Who needs it?

By Rawn Shah, ITworld.com |  Development

Another drawback is that you cannot <em>upgrade</em> the
operating system remotely, only perform fresh installations. As with
IntelliMirror, these issues combined make this service of little use
unless you are planning to deploy Windows 2000 Professional on the
desktop.


Service Pack Slip-Streaming. Microsoft has finally
fixed its limited method of performing OS upgrades through service pack
releases. With existing NT systems, the service pack cannot be removed
once it is applied. You need to reinstall the operating system from an
earlier service pack to get it back to the condition it was originally in.
This is a concern because Microsoft has repeatedly released service packs
that have caused existing services to break or have created new problems
when installed. With Service Pack Slip-Streaming, you can install and
remove Service Packs as you need to, thus saving an enormous amount of
time. This is definitely a useful tool because you will undoubtedly be
installing a Service Pack for Windows 2000 in the future. Too bad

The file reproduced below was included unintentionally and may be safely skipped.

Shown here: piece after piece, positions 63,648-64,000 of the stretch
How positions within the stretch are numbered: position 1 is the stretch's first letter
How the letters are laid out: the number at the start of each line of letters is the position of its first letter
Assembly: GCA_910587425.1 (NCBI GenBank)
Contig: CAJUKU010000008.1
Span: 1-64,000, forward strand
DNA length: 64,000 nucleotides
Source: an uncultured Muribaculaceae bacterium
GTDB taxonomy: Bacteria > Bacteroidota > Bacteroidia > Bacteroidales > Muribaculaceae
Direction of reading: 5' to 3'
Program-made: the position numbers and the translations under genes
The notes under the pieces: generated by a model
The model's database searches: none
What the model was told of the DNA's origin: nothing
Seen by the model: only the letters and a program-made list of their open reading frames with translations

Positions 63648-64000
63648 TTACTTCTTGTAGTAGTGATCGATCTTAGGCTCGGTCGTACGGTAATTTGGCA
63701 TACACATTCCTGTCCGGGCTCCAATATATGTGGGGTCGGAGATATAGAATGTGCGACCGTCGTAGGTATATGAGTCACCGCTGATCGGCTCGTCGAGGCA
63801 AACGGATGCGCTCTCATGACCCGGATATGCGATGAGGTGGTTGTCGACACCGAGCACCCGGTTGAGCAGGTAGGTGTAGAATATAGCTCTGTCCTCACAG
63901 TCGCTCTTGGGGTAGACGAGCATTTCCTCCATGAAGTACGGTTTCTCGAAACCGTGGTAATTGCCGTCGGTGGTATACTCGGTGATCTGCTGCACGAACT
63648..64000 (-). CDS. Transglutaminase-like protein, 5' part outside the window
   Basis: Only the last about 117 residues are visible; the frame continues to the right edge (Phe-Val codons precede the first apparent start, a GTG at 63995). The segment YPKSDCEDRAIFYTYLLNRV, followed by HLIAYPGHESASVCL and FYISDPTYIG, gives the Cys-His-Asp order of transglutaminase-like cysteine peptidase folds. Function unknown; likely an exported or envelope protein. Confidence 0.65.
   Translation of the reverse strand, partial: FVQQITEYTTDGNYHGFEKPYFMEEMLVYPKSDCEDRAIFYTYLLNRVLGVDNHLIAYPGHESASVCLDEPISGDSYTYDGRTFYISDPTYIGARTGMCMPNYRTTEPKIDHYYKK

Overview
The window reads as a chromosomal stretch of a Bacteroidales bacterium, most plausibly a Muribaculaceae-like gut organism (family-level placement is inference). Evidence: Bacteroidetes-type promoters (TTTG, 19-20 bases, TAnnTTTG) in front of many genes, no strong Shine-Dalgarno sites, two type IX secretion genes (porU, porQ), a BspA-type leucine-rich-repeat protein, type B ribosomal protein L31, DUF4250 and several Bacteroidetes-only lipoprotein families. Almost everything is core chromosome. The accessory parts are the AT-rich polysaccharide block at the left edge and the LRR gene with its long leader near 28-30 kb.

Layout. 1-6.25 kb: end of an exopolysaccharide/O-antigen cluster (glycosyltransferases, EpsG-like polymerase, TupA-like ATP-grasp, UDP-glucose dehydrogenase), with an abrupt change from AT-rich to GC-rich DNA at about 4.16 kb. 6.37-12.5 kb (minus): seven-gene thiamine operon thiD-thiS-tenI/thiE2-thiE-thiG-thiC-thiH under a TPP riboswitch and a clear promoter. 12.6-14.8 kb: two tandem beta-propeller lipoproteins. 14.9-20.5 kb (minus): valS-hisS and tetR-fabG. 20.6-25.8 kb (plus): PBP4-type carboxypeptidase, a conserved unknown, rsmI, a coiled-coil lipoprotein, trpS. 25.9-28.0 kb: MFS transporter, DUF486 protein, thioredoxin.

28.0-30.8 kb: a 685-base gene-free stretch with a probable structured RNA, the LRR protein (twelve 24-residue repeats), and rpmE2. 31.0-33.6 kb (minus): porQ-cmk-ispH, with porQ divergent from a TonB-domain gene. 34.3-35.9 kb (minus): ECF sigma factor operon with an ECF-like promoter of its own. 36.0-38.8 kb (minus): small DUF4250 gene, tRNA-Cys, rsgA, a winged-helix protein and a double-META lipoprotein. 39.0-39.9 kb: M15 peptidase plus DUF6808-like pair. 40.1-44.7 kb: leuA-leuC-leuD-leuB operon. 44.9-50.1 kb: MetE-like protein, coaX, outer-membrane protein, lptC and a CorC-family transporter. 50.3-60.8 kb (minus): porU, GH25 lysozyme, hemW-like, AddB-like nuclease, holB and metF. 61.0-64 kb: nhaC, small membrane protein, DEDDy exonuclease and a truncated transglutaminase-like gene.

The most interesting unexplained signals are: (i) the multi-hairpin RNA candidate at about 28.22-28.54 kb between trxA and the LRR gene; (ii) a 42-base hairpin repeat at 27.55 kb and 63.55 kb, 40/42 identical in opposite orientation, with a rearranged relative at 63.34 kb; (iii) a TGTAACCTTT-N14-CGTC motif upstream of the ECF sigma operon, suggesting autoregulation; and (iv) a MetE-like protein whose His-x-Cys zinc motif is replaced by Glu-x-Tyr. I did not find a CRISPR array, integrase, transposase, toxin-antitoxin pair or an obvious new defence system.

Microsoft couldn't put this capability into NT 4 systems.


Network and hardware services


Asynchronous Transfer Mode. ATM network services
are new in Windows 2000. Previously, you had to rely on custom drivers
from each ATM network card vendor. With standardized drivers, you can now
directly use pure ATM services, as well as IP over ATM. Unfortunately, a
number of factors make this capability less important than it might have
been at one time. First, ATM for the desktop has not caught on. Competing
technologies such as Fast and Gigabit Ethernet are cheaper and easier to
implement. Second, ATM network speeds start at around 155 Mbps (not
including the desktop technologies), and go up to 10 Gbps at the high end,
rates that require high-performance system buses to transfer data. Not
only do most PC systems and servers lack the necessary bus speeds, but
high-speed network traffic also causes a lot of processing overhead in
Windows that reduces actual throughput. Although ATM-based Windows
products will probably still emerge, this feature isn't much of a draw for
most administrators.


Virtual private networks. VPNs are in high demand
in these days of extranets and remote offices with Internet access. A VPN
lets a single remote desktop or an entire branch office communicate on a
par with systems on the corporate network. In days of yore, remote clients
had to be restricted because of the security risks they presented.

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